As an engineer, Thorsten Helbig, co-founder of Knippers Helbig Advanced Engineering, has a unique perspective on facade design. “We conceptualize a facade as an integral part of a whole, as part of a larger system,” he explained. Helbig, who will deliver the morning keynote address at next month’s Facades+ NYC conference, identified two focal points. The first is the relationship of the building envelope to structure. The second is performance: “What can the facade offer back to the building?” Helbig asked

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This Week> Facades+AM Washington Three by Three

Facades+ AM is coming to Washington, DC on March 5. (Nicolas Raymond/Flickr)

Facades+ AM is coming to Washington, DC on March 5. (Nicolas Raymond/Flickr)

With its combination of iconic references to the nation’s past and the machinery that drives our political present, Washington, DC presents a particular set of problems and possibilities to facades innovators. Top experts in high-performance building envelope design and construction will this gather this Thursday, March 5, to explore some of these issues during Facades+ AM: Washington Three by Three, a morning seminar taking place at the District Architecture Center.

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Facades+ is Coming to NYC in April

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The premier conference on high-performance building enclosures is coming to NYC this April. (Sean Davis/Flickr)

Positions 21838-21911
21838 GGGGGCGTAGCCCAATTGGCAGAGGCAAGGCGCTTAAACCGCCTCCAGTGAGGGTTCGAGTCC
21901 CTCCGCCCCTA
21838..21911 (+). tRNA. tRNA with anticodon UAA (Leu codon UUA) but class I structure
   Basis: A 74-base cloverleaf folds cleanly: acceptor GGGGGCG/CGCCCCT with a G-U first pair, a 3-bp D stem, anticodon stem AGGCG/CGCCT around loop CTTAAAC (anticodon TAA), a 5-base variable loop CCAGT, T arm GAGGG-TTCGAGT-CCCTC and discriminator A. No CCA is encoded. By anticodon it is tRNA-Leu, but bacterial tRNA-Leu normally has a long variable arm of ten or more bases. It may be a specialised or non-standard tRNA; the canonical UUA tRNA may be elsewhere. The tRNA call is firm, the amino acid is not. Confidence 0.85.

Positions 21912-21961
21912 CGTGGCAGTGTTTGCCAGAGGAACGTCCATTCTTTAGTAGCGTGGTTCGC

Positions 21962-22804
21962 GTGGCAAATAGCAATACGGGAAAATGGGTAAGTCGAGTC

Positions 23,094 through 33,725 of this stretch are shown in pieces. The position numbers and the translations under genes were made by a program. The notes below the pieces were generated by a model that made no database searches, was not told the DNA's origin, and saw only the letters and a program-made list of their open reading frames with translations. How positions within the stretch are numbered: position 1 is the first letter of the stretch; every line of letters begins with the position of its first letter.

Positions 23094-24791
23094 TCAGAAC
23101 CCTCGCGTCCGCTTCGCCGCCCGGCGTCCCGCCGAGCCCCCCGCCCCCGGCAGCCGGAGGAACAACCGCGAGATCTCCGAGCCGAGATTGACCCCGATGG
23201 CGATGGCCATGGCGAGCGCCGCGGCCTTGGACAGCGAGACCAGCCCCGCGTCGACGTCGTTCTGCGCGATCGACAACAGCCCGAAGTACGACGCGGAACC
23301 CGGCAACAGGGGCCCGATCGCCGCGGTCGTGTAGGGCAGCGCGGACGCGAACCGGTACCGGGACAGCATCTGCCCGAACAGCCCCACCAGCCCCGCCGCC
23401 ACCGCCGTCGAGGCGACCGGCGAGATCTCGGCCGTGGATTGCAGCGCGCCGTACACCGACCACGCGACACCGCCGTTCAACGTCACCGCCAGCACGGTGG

The premier conference on high-performance building enclosures is coming to NYC this April. (Sean Davis/Flickr)

As building envelopes become more complex, it is imperative that AEC professionals exit their specialist silos and come together to share lessons learned. Facades+, the premier conference on high-performance building enclosures, offers a unique opportunity to interact with the movers and shakers of the AEC industry. Fresh off successful runs in Los Angeles, Dallas, and Chicago, Facades+ is coming next to New York, April 16-17, 2015.

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Design Assist Pushes the (Building) Envelope

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Facades+ LA convenes next week, February 5-6. (Neil Kremer/Flickr)

In recent years, architects and fabricators in the field of facade design and construction have formed new collaborative relationships through the design assist model of contracting. Under design assist, the fabricator contributes their know-how throughout the design process, not just during building. A couple of factors have encouraged the shift to design assist. On the one hand, “the recent increase of building skin complexity has been a driver of this new way of working,” explained Enclos’ Luke Smith. “But I think budget and schedule demands have also played an important role.”

Next week, Smith will moderate a panel on design assist contracting, “Delivering Complexity,” at Facades+ LA. With panelists Bill Kreysler (Kreysler), Paul Martin (Zahner), and Kerenza Harris (Morphosis), Smith will explore several case studies of architect-fabricator collaborations, and will examine the benefits and challenges of these new alliances. (Smith is also leading a dialog workshop, “Material Explorations: The Resurgence of Wood,” on the second day of the workshop.)